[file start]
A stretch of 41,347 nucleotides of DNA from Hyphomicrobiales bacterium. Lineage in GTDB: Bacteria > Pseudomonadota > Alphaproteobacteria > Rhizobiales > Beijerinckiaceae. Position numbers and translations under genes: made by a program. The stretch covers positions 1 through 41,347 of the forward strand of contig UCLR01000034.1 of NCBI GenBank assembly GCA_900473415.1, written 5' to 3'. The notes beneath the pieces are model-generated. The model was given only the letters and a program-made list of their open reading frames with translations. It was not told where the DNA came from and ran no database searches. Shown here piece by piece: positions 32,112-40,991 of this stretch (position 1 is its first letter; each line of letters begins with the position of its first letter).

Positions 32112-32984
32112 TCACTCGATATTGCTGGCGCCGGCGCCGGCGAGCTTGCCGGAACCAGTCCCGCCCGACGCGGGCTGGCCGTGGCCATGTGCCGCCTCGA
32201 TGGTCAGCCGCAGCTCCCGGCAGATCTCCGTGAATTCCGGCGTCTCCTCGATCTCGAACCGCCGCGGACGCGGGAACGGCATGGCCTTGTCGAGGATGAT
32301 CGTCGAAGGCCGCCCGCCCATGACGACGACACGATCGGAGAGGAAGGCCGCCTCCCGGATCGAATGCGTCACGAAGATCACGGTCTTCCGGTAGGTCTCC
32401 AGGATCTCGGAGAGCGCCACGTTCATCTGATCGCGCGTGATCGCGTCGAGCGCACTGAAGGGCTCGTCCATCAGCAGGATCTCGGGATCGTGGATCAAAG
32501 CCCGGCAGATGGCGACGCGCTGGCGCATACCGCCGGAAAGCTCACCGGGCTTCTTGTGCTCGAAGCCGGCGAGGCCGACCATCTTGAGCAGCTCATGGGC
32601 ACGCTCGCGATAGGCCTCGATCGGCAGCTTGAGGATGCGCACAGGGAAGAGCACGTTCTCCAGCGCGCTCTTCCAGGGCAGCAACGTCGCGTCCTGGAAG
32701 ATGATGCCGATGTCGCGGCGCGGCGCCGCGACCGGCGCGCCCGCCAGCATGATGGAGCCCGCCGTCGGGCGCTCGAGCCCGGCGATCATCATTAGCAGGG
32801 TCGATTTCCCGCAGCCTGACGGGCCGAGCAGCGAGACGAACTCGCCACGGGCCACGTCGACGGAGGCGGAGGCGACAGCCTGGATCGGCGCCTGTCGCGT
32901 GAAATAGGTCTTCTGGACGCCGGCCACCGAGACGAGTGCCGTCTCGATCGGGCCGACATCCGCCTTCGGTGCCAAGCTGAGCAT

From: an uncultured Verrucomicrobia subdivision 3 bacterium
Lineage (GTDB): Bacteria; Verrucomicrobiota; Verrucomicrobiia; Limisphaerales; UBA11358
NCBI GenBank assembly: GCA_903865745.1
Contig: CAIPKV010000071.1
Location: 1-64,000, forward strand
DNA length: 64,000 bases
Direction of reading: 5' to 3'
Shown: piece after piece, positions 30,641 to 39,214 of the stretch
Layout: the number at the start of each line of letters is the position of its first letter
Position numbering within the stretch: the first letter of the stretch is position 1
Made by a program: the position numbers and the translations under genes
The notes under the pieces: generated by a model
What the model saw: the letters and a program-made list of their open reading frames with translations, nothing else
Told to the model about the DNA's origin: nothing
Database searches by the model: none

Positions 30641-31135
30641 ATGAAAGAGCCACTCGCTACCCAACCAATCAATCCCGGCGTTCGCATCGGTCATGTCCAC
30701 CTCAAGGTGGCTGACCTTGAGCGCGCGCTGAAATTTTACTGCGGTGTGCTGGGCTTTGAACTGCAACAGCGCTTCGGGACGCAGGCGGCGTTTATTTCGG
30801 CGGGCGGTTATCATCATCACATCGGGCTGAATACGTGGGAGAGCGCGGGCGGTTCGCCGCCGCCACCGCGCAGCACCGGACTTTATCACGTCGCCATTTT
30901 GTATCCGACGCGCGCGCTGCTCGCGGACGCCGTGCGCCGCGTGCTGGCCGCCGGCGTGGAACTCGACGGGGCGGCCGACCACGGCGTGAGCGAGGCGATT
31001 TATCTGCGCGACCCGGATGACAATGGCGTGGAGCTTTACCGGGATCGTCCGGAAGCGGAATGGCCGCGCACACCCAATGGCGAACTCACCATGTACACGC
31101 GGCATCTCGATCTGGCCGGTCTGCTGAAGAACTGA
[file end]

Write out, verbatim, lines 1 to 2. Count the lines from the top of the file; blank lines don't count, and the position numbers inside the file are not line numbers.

A stretch of 41,347 nucleotides of DNA from Hyphomicrobiales bacterium. Lineage in GTDB: Bacteria > Pseudomonadota > Alphaproteobacteria > Rhizobiales > Beijerinckiaceae. Position numbers and translations under genes: made by a program. The stretch covers positions 1 through 41,347 of the forward strand of contig UCLR01000034.1 of NCBI GenBank assembly GCA_900473415.1, written 5' to 3'. The notes beneath the pieces are model-generated. The model was given only the letters and a program-made list of their open reading frames with translations. It was not told where the DNA came from and ran no database searches. Shown here piece by piece: positions 32,112-40,991 of this stretch (position 1 is its first letter; each line of letters begins with the position of its first letter).

Positions 32112-32984